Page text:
The opinion of the court was delivered by: SNYDER
This Court has for decision a Motion to Dismiss the Complaint filed by the Defendant Ford Motor Company (Ford) pursuant to Rule 12(b) 6, Federal Rules of Civil Procedure for failure to state a claim upon which relief can be granted. The Motion sets forth in substance that Three Rivers Motors Company (Three Rivers) when it resigned its Ford Dealership Franchise, executed and delivered to Ford a General Release covering all claims which the Plaintiff had, or could have, against Ford. Therefore, Ford asserts that the release bars this anti-trust action. The Defendants filed an Affidavit of the Assistant Secretary of Ford setting forth that Three Rivers resigned its Ford Motor Agreement (franchise) effective February 9, 1970, and in connection with said resignation delivered to Ford the General Release, a copy of which was attached.
An Evidentiary Hearing was held on October 19, 1973, and after due consideration of all the testimony, the briefs and arguments of counsel, this Court concludes that the Defendant's Motion to Dismiss the Plaintiff's Petition must be denied and the Release must be held inoperative in this particular case.
Mr. William Winterhalter, President of Three Rivers, testified at the Hearing that in 1966 he first contacted Ford with respect to resigning. He was informed at that time that Ford would not buy back his new parts, accessories and equipment inventory. As a result of that fact, he concluded that the amount he would receive would be considerably less than the value of his inventory if he had to proceed to auction, and, therefore, he rescinded his resignation. He said he had requested Ford's assistance in helping him to find a buyer for his facility but was informed by Ford that they would not approve another dealer in that facility, and that it would be necessary for him to acquire a new facility. After he acquired a new facility, a purchaser was found by the name of Marvin Yollin. A Buy-Sell Agreement was duly executed with the sale to be consummated on December 31, 1969. After several extensions, final arrangements were made for sale on February 6, 1970. The Agreement included the purchaser's obligation to buy the parts and equipment inventory. At the time of the closing he was asked to sign the Release on behalf of Three Rivers. The testimony further developed that at least until the Spring of 1967, the Agreement between Three Rivers and Ford (as well as with other Ford Dealers) was that Ford had the option, but not the obligation, to buy back any vehicle, parts, etc., in the event the Dealer resigned. In June of 1967, Ford Sales Agreements were changed to provide that not only when termination was initiated by Ford, but also when a Dealer resigned, Ford had the obligation, and not the mere option, to buy back the vehicles, parts, etc. It appears that pursuant to this policy change, and in November of 1969, Three Rivers was demanding that Ford buy back the parts. Instead, an agreement was apparently worked out with the prospective purchaser, Marvin Yollin, primarily negotiated through Ford, for a total consideration of $524,000.00. It appears that $240,000.00 was put up by Ford and the balance by the purchaser. Of this $524,000.00, some $391,000.00 went to Ford to pay off the four financing plans on the new vehicles, and the balance of $133,804.00 went to Three Rivers.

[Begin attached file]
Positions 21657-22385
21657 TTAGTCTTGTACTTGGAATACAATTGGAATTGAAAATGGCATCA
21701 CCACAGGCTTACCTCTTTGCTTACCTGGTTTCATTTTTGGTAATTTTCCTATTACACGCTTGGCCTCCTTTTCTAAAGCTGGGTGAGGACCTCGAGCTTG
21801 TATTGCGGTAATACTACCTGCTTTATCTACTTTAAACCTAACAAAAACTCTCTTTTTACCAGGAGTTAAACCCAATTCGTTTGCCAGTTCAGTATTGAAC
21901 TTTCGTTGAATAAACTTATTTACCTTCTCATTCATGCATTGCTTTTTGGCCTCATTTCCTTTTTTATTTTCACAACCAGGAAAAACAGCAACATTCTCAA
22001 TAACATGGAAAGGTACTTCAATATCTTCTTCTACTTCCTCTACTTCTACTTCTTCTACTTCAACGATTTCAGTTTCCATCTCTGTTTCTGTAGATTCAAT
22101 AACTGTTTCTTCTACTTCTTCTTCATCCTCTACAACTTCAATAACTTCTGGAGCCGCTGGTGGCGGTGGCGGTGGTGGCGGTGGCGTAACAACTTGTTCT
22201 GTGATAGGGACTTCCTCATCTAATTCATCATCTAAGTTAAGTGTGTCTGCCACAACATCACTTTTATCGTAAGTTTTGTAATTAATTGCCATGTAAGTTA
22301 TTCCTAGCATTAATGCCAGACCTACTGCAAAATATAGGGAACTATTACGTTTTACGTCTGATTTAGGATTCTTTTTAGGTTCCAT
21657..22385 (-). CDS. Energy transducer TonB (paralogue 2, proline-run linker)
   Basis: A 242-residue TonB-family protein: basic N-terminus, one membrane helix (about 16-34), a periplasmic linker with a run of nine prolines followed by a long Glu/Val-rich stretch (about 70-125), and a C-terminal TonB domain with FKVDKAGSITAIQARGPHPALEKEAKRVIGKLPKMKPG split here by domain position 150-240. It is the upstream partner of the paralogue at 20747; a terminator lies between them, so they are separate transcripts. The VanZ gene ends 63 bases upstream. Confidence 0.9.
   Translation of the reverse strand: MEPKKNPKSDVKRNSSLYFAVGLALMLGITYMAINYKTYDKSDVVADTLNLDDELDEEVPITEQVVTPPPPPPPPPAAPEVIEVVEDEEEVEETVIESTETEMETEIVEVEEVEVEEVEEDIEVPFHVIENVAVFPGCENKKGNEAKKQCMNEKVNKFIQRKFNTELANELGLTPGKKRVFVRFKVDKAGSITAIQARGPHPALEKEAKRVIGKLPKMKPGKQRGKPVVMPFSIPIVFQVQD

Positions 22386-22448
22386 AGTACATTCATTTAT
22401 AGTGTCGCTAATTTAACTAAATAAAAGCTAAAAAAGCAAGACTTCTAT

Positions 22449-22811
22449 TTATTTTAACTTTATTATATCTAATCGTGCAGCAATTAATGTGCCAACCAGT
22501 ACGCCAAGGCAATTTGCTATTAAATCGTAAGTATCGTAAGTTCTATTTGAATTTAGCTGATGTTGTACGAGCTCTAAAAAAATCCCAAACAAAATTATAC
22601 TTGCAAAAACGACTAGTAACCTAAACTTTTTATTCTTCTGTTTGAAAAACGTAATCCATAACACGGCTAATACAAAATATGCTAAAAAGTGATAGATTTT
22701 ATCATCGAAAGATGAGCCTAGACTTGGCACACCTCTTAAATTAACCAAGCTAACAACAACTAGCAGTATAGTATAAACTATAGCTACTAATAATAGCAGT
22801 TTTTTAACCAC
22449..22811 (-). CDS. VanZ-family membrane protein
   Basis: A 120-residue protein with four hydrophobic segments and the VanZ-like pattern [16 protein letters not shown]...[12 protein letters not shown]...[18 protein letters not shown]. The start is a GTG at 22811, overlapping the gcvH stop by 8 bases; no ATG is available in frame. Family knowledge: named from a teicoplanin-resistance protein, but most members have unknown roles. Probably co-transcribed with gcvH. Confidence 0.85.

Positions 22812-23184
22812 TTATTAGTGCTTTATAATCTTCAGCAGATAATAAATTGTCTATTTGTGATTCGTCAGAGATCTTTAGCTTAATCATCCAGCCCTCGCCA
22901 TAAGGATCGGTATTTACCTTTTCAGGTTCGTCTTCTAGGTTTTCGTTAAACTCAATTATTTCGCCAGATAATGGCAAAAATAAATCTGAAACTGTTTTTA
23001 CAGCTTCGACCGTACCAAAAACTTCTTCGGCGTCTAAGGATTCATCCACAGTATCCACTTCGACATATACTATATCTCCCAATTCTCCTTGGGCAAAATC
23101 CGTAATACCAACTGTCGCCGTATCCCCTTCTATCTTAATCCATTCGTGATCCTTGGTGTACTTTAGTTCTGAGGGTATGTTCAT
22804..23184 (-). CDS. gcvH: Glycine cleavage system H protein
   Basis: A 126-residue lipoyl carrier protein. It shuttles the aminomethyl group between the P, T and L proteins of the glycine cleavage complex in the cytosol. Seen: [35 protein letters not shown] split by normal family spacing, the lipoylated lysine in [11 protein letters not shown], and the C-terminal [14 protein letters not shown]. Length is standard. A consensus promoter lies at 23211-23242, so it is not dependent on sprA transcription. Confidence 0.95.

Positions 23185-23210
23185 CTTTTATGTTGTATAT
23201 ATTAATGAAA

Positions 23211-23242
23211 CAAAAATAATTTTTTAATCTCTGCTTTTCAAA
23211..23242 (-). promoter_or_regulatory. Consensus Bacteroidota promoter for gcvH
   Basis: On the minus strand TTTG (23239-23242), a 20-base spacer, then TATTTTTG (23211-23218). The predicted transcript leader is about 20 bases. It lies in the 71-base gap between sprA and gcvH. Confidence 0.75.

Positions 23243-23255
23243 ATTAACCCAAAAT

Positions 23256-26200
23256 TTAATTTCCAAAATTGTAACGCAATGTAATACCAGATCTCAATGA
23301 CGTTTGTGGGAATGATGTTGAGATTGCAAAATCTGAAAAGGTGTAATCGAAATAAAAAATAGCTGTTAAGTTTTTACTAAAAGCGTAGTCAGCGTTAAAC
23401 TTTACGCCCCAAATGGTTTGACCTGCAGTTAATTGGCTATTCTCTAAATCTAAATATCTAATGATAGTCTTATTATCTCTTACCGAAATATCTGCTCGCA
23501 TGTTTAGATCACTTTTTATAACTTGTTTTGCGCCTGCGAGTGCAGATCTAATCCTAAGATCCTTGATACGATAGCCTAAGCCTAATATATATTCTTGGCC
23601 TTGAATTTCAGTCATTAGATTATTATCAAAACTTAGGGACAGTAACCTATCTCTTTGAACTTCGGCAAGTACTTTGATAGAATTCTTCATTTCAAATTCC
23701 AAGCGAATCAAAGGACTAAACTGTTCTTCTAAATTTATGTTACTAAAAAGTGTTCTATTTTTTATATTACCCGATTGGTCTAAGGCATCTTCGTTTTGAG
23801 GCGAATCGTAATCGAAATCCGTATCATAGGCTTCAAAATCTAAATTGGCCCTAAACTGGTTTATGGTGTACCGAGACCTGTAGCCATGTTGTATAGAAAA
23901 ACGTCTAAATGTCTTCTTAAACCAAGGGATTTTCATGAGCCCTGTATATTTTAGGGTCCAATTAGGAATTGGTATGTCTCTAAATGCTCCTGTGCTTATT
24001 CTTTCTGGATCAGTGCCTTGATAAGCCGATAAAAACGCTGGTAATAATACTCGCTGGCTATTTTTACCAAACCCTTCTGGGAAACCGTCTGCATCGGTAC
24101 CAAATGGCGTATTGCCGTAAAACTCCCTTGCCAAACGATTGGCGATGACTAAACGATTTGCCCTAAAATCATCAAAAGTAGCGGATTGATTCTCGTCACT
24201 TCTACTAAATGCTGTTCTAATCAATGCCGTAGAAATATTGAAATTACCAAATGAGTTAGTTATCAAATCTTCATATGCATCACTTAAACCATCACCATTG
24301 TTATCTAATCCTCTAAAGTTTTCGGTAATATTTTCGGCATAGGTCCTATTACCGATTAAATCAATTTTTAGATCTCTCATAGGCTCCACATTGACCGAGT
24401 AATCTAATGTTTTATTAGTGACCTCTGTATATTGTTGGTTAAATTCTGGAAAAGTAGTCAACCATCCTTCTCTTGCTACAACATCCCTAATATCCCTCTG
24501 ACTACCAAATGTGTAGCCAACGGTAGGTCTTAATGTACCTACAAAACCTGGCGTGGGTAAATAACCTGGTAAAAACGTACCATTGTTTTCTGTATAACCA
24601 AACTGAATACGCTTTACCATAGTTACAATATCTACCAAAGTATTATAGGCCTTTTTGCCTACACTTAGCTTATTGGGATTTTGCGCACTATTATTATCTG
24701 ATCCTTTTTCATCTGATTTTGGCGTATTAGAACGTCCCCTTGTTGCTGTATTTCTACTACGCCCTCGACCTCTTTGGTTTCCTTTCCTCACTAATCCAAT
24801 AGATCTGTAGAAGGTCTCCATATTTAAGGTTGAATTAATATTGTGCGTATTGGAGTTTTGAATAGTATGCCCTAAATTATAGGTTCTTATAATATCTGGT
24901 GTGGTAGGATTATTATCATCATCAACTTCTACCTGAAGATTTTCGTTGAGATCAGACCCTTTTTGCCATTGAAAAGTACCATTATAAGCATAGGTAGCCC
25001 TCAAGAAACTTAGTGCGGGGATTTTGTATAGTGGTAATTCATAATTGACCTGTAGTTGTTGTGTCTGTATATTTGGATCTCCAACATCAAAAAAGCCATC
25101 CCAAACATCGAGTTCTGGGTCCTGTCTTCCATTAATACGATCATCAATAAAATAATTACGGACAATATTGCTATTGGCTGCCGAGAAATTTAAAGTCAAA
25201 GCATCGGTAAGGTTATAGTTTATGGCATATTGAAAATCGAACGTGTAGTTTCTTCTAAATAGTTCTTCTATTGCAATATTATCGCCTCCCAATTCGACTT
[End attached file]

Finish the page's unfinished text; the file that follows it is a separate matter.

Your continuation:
An exception was added to the original release form as submitted in December, 1969, and prior to closing, at the insistence of Three Rivers which retained Ford's liability after closing for any claims and/or suits filed against Three Rivers with regard to Ford's liability on warranty for products or parts. Finally, at the closing when Mr. Winterhalter (Three River's President) asked his lawyer if he had to sign the Release, he was informed that he had no choice and he would have to sign the Release if any deal was to be consummated.
In addition, the testimony indicated that prior to the closing of the transaction, Three Rivers attempted to negotiate on the prices to be paid for the parts and equipment but Ford set the prices and no deviations were permitted.